Do You Miss This Step When Delegating?
There’s a lot to be said for a manager who delegates.
This one crucial step of delegation is the one I see most managers miss, and it leaves them wondering why delegation doesn’t work like they imagined it would! This one step makes a big difference in the results - and yes, we’re talking about those results that the manager is ultimately responsible for, even after the task is delegated.
When delegating, what happens most often is a manager looks at the workload and decides what to offload to the team. The manager then sets out to divvy up the work. However, the step that is often missed is figuring out who is willing and able to be delegated to!
If a person is not willing or capable - due to lack of confidence, lack of skill, or disengagement for any other reason - delegation will not be as effective and efficient.
The person will resist, usually not overtly. It’s typically more dubious in nature - acting unsure, hesitating, unclear, unconvinced and even skeptical. Regardless, getting to the result is inefficient at the very least.
Before delegating, make sure the person is ready. Do they have the skills to do the job? Do they have the confidence and willingness? If not, delegating is not appropriate yet. They need training or coaching first.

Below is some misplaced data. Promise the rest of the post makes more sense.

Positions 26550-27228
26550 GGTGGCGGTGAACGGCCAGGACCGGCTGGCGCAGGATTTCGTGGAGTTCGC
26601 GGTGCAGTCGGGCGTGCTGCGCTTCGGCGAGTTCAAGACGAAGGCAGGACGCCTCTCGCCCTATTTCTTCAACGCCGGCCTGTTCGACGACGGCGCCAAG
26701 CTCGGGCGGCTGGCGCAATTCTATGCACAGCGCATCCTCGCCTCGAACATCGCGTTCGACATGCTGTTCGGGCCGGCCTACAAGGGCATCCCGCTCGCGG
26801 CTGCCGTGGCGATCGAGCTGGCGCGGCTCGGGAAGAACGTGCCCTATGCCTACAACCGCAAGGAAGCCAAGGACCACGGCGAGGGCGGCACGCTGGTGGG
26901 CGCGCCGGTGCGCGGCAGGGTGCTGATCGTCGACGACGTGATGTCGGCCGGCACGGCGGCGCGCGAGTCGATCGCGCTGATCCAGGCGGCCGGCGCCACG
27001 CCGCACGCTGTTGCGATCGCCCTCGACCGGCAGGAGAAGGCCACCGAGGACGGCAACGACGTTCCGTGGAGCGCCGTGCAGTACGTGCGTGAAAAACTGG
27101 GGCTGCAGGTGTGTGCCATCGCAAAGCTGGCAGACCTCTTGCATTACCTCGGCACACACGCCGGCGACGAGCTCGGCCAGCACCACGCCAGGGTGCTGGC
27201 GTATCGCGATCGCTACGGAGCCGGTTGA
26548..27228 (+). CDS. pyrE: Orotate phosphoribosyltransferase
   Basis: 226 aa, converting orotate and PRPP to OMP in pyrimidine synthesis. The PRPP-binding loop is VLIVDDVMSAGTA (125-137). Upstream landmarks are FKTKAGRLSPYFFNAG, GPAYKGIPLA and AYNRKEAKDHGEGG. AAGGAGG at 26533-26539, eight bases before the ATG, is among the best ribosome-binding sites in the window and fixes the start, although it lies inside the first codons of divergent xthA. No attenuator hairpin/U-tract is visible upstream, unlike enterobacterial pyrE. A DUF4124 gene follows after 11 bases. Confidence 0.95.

Delegating is not abdicating responsibility. Managers are still ultimately responsible for the results, so it’s in a manager’s best interest to be mindful of a person’s readiness for delegation.
Getting to know the team is an important component - spending time one-on-one, truly being present and listening to people, and paying attention to emotions and what’s not being said will help a manager understand individuals on the team. Encouraging candid conversations, and the manager’s willingness to be transparent and vulnerable will create a culture of openness. This environment will encourage people to be candid about their strengths and limitations and be more willing to ask for help.
When a person is willing and able, and you’ve delegated the task, check-ins help keep people on track. Set the expectation upfront, and depending on the person’s experience, you can give them the responsibility for checking in. But remember, you are still responsible for the end result so until you can trust the person to follow-through, so you might set a reminder for yourself in case they don’t.
Here are a few check-in levels you might consider when delegating:
Do you have any delegation tips or questions to share? Comment below so everyone can benefit!
Excellent material Laurie... will be passing along .
Really helpful! While not a manager, I am a project lead and not seen as a figure of authority as our manager is. I have found varying levels of success with delegating tasks and recognized when people were not willing. I don't think I thought through whether they have the right skills. I may have thought we all just figure out how to get things done and I have this expectation.
Also, the checklist is not something I have thought of. I am going to practice with that. Thank you!